Wednesday, 12 January 2011
Twitter use in the UK legal sector
@lawyercatrin got the attention of many Tweagles yesterday by drawing our attention to a report published by intendance entitled “Focus on Twitter: An overview of Twitter use in the UK legal sector”. You can read The Lawyer’s synopsis of the report here.
The gist of the report is that: law firms are not very good at using Twitter; unless they are Allen & Overy apparently; Norton Rose are tenth in the law firm Twitter charts even though no Tweets have ever been Tweeted from twitter.com/NortonRoseGroup; and there’s some unnamed guy from Charles Russell (who we must assume is @TMT_Lawyer) who Tweets a lot.
The intendance report does not make any points that anyone half conversant with Twitter (and as a recentish convert I certainly do not make myself out to be an expert or anything approaching) could not work out for themselves. But.....if the results of the research are accurate (and I have not sought to verify them), then that suggests the law firms (meaning entities, not necessarily the lawyers within them) the subject of the research are indeed not half conversant with Twitter so should find it useful.
At this point it is traditional to start putting the boot into law firm partners: they don’t get it, the world is changing, blah blah blah.
But if I were a law firm partner, then I would be putting the boot into my business development and marketing teams.
I’ve just checked the Norton Rose and Allen & Overy Twitter accounts. If I worked in NortonRose comms, I’d have made sure I’d Tweeted something by now about why I hadn’t Tweeted before. And if I worked in Allen & Overy comms, I’d probably be Tweeting something self-congratulatory about the intendance research. Twitter silence however in both courts some 8 hours after @lawyercatrin Tweeted the story.
The Lawyer published a related article in December about PR agencies urging lawyers to wake up to social media. This generated a lot of fairly polarised comment from users, but one of the themes running through the posts is that law firms don’t “get” social media.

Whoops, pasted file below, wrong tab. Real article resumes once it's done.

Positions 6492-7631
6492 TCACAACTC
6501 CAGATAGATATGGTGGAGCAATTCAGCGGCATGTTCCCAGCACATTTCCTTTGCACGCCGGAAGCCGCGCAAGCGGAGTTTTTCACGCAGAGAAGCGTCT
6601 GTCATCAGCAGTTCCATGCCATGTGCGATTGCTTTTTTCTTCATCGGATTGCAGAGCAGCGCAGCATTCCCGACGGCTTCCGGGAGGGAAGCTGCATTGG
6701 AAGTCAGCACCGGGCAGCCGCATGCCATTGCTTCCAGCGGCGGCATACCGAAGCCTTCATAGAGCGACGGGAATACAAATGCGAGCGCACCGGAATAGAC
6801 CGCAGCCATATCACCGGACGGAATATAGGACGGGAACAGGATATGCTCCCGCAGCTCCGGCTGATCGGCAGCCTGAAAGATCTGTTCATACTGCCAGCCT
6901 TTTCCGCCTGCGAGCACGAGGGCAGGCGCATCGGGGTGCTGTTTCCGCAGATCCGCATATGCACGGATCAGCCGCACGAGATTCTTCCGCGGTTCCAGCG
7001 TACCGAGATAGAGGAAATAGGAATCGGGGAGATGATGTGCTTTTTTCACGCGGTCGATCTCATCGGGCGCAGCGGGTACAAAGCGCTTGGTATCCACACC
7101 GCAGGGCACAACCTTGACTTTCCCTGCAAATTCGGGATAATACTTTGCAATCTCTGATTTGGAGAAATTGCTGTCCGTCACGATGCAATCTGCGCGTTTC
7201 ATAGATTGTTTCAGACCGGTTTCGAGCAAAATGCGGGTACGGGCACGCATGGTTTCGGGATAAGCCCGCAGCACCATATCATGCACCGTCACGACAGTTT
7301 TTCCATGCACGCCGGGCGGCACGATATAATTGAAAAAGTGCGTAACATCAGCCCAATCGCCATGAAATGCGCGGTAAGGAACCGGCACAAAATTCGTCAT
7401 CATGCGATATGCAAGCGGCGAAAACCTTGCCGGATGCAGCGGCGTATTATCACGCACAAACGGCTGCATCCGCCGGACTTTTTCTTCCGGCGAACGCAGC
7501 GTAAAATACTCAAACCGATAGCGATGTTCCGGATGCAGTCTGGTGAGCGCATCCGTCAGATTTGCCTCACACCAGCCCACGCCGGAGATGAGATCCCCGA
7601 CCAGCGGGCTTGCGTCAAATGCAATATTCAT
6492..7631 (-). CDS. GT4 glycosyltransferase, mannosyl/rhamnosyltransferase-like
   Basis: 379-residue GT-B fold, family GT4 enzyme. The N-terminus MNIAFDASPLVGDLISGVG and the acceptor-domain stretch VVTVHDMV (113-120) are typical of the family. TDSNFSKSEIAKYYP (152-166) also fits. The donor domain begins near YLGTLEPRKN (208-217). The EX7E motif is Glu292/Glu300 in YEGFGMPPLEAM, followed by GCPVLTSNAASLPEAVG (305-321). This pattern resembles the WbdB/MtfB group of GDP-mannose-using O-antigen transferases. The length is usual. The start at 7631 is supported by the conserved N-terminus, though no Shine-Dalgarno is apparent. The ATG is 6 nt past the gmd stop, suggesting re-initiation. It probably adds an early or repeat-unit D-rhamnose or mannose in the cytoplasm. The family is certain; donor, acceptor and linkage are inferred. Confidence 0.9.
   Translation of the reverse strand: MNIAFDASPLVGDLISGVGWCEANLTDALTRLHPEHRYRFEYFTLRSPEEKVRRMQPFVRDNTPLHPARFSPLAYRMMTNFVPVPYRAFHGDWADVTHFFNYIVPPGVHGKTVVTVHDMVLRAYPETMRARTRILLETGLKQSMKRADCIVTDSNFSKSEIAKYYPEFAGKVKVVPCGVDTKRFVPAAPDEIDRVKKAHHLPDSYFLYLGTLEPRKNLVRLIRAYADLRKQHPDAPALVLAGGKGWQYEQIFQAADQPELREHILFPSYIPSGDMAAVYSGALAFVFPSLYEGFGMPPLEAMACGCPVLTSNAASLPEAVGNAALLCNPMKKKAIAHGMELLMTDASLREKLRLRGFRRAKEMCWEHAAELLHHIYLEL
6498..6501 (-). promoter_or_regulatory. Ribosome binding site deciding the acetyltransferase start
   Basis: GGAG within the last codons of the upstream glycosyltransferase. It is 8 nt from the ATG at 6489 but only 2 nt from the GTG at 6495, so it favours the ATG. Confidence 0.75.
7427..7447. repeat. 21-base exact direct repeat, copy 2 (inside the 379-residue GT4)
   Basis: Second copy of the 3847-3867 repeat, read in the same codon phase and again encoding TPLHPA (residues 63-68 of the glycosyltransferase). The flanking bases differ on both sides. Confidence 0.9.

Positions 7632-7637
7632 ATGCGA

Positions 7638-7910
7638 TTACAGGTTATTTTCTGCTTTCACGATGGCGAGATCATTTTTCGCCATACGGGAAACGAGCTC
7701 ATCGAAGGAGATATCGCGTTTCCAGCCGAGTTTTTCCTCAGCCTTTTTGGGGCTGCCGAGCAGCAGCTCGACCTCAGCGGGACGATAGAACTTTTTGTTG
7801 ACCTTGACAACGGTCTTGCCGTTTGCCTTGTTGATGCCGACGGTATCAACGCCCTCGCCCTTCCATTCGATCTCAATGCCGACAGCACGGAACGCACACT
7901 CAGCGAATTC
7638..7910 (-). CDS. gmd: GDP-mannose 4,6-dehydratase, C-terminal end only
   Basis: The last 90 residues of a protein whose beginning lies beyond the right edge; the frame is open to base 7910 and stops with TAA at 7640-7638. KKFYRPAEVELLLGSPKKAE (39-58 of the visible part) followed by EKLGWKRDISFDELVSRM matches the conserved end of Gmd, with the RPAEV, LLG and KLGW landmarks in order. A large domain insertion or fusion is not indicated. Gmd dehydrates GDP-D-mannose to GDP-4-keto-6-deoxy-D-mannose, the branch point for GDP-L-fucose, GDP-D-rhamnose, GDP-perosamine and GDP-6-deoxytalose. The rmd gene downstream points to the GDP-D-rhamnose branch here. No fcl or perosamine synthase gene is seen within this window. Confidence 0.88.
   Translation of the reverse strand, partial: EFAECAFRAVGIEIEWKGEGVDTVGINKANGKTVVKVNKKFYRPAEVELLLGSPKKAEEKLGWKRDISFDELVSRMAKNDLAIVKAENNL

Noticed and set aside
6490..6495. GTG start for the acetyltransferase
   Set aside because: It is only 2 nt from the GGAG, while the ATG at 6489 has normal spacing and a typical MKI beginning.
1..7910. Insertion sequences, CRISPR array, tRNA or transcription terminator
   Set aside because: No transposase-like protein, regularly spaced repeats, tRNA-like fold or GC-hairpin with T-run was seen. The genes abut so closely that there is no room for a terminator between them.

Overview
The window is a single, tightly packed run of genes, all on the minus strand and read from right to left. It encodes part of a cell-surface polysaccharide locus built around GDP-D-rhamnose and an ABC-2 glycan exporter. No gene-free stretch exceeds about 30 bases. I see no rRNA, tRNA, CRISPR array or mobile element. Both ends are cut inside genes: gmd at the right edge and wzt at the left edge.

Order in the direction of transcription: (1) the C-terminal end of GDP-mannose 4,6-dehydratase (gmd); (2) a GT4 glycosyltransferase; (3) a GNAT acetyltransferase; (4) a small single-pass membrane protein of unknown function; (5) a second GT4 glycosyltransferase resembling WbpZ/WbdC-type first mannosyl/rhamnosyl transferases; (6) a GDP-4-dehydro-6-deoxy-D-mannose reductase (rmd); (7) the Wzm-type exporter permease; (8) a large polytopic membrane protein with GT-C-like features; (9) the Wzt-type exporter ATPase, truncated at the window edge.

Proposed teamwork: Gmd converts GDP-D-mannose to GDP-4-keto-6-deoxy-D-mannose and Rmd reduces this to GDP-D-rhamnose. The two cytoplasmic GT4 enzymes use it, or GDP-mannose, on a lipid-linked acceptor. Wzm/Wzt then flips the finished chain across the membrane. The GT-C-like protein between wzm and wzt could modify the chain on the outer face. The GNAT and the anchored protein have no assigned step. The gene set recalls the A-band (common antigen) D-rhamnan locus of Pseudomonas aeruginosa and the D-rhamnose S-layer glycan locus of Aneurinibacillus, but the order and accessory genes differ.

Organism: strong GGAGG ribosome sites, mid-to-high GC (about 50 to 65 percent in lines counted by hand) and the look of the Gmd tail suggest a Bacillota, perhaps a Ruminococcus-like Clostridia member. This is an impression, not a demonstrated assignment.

Now I know from my own experience Tweeting at legal conferences or seminars, that many lawyers don’t “get” Tweeting and give you a kind of small sympathetic what-a-loser-you-must-be smile when you explain what you are doing. But over time they will get it (and then those of us who like to think we had first mover advantage will complain that Twitter has become mainstream and staid and look for the next new thing. Quora anyone?). But the people in law firms who should definitely “get” Twitter *now* are their marketing and biz dev teams.
All of the law firms surveyed by intendance will have created a lot of valuable content over the last 12 months. Some of that content will be published in the nice glossy pamphlets that still sit in law firm lobbies (another note to law firm marketeers: kill the pamphlets, save the trees, and stick 10 iPads in reception with your client briefings pre-installed as PDFs. Gimmicky but catchy). A lot more of it will have been pushed out by email and deleted by in-house counsel that signed-up to email updates long ago with best intentions but tend to kill what they don’t need in their inbox.
Simple question to law firm biz dev folk: why aren’t you pushing that content out on Twitter?
Generic firm Twitter feeds are not enough. By way of example: twitter.com/dla_piper_news, bubbling under at number two in the intendance charts. DLA’s most recent Tweets relate to Dutch employment law, US bankruptcy law, UK environmental law and how the tax team held a seminar on the Tax Code of Ukraine. Now, unless there are many US companies facing bankruptcy and wondering what impact that might have on their Dutch-national but Ukranian-based employees’ tax status, that strikes me as a tad generalist as a Twitter feed.
Law firms: repackage your content please so that Twitter updates are sector specific, find users who you think will follow and who have decent followings, and deliver the content your lawyers have already created in a format that a heavily engaged audience will really appreciate and most likely use.
This request for tailored legal updates is not intended to negate or replace what I know is the real value of Twitter: engagement, community, interaction, conversation, debate and networking. This is where “the lawyers” within their firms do have a role to play and there are many outhousers out there leading the way (see aforementioned @TMT_Lawyer as one example).
But, looking at the intendance research, it looks to me like it’s the law firm marketing teams who need to raise their Twitter game, fast. And if I were a law firm partner then I’d be having a conversation with my marketing team soon about good old fashioned ROI in the context of good new fashioned social media.